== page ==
The phrase “olive oil tasting” doesn’t quite describe the experience if you’re tasting oil in Provence, France. It’s not just a dainty sip or swipe on a piece of bread. You hold a cup in your hand, swirl the oil around, take in the aroma. Then, when you’re ready, you bring a good amount into your mouth, breathe in, and swallow. Delicious! But you’re not finished yet… Wait for the first, second, even the third after-taste. And there’s a whole vocabulary that goes along with this ritual. Grassy. Herbacious. Peppery. Hints of artichoke, apple, or almond. And so on.
If this sounds like the description of a wine tasting to you, it’s no coincidence. There is as much connoisseurship associated with tasting serious olive oils as there is with tasting serious wines. And in Provence, France, they’re very serious about both.
Picture from the article: "Olive oil: the frauds, the good stuff, the recipes" https://goo.gl/ioZ0kd
What we think of as the “Mediterranean Diet” would not exist without olive oil. The Greeks planted olive trees in Provence and elsewhere around the Mediterranean when they settled here around 600 BC. Even then, the precious oil was a part of these settlers’ meals, and you can see evidence of this in the ancient amphorae, or large containers for oil, that are on display in many of the archaeological museums of Provence. https://goo.gl/z3bneh
A 1944 artist's rendering suggests how ancient Greeks may have harvested olives for oil.
The warm, mild climate in Provence, along with the chalky lime soil, provide the perfect growing conditions for these hearty trees, and their deep roots help to slow erosion along the windswept coastline and hills. At one time, Provençal olive trees covered almost 300,000 acres of land, twice as much as today. But much as the infamous phylloxera epidemic wiped out most of the old-growth wine grape vines in the late 19th century, in 1956 a sudden dramatic plunge in temperature destroyed a million olive trees, and another five million trees had to be pruned to their stumps. This catastrophe pushed many olive oil producers out of the business, and decades later, the small industry is still recovering.
In the south of France, the production of olive oil has more than doubled since the 1990’s, and there is no doubt that the future is looking very bright indeed for this beloved undertaking. Joining the older, established cultivators is a younger generation of Provencal oil producers new to the industry. They tend to be small-scale local growers, interested in reviving this ancient tradition.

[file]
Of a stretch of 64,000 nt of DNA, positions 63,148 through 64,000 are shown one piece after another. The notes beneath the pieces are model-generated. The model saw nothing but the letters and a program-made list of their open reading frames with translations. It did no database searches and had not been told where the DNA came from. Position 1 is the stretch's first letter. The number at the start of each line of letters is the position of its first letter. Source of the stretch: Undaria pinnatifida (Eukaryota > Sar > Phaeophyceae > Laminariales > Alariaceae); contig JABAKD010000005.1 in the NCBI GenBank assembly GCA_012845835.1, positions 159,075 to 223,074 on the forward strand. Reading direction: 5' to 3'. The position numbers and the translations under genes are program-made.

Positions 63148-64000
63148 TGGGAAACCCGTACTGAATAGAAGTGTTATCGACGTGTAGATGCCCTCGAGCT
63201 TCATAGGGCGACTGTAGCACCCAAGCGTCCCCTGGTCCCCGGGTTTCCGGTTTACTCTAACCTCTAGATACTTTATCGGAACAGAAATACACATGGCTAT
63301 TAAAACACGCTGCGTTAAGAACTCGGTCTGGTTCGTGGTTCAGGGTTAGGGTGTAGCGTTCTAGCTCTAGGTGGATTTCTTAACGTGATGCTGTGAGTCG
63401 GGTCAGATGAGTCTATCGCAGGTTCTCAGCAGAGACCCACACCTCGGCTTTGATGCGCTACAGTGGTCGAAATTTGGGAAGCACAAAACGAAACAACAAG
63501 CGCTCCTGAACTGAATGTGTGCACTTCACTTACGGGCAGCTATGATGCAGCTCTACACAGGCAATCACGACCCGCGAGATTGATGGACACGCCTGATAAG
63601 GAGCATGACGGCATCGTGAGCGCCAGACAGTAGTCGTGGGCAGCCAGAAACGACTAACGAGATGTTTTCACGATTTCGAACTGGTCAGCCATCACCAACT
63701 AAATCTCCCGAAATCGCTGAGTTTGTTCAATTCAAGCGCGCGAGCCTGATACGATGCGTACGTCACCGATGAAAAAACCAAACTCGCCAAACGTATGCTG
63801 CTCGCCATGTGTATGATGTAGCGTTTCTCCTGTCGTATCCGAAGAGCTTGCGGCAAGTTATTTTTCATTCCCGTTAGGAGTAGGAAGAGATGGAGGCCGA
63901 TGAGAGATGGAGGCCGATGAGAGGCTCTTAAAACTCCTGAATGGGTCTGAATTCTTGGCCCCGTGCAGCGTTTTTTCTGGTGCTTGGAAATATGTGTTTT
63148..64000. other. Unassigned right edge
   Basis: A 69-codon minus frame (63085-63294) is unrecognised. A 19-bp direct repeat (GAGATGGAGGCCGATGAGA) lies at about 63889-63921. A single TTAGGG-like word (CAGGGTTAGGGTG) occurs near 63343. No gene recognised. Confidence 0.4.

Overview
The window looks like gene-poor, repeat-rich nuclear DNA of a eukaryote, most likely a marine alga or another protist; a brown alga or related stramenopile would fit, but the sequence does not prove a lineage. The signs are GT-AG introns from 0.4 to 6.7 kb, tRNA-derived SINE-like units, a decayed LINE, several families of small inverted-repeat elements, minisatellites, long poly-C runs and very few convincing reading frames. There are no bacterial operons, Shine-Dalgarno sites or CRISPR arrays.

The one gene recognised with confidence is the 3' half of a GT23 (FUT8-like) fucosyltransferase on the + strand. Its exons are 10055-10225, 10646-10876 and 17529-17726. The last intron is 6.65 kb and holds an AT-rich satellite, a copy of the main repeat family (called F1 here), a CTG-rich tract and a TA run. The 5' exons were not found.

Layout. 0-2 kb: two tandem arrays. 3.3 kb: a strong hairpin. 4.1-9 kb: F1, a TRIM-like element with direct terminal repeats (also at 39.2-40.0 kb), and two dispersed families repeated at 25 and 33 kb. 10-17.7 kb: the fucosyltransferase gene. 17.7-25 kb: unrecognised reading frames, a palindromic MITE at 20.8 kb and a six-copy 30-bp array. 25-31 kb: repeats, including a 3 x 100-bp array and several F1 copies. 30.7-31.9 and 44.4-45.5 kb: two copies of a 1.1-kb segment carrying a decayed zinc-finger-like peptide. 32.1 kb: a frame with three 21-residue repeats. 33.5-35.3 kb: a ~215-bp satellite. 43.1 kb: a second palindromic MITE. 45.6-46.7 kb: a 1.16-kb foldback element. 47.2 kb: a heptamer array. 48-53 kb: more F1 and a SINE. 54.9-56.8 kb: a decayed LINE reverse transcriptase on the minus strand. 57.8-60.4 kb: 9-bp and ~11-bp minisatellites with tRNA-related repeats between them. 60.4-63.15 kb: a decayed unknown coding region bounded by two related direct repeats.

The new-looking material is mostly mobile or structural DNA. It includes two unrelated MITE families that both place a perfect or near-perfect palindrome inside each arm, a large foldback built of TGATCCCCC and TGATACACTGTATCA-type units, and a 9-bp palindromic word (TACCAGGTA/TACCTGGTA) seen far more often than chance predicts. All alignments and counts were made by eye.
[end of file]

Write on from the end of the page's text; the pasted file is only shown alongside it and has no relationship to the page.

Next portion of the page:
If you're still planning your vacation, Click Here for some great vacation ideas!
Today, just seven countries are responsible for 90% of the world’s olive oil, and France, at barely 1%, is not one of them. In comparison to countries like Spain, Italy, and Greece, France produces a relatively small amount. But the French know that bigger does not mean better! The strict controls on quality, varietals, and yield mean that the oil produced here, mostly from small artisanal operations in designated regions, is of the very highest quality. Whereas industrial olive oils from other countries can be found at relatively low prices in supermarkets, precious artisanal olive oil from Provence can command four times as much – and is widely acknowledged to be well worth the price. These days, people who care about food the world over increasingly recognize the dramatic difference that a finer oil will add to their dishes.
Graphic from the article "Is American Olive Oil About to Have Its Moment?" https://goo.gl/Nf8s2G
In 2007, olive oils from Provence were recognized by the Institut National de L’origine et de Qualité (INAO) as France’s only AOC (Appellation d’Origine Contrôlée) region. Oils with this certificate are guaranteed to be produced in Provence and to be of the very highest quality.